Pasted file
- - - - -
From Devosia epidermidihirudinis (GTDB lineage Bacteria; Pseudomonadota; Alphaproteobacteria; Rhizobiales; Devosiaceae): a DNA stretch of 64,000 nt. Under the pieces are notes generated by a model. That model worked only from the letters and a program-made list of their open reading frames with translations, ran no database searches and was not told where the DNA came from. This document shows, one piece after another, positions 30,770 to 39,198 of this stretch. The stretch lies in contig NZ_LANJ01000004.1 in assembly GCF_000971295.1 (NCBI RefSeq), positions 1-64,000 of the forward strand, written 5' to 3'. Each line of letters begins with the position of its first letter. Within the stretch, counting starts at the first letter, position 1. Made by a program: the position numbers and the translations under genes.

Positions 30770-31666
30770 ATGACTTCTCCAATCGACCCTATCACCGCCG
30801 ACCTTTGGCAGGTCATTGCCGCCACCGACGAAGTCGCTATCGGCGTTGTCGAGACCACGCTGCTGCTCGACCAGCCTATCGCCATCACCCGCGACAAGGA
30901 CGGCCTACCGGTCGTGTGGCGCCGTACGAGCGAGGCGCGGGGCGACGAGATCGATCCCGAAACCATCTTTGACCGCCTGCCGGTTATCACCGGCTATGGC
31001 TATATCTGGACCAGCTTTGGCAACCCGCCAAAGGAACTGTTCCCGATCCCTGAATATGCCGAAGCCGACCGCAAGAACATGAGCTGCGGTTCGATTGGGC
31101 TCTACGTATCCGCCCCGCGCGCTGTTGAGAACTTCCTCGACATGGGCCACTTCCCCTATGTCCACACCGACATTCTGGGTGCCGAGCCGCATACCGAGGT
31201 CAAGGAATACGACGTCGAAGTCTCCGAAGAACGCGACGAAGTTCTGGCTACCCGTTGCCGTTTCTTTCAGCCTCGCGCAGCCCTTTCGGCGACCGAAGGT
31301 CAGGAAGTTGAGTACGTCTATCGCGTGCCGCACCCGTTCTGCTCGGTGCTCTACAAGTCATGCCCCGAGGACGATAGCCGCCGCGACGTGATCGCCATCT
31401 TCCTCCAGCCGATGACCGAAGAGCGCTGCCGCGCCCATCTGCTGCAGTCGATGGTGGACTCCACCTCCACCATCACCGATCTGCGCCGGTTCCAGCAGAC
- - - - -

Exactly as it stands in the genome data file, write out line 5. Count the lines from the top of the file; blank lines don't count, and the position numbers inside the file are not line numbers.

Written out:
30901 CGGCCTACCGGTCGTGTGGCGCCGTACGAGCGAGGCGCGGGGCGACGAGATCGATCCCGAAACCATCTTTGACCGCCTGCCGGTTATCACCGGCTATGGC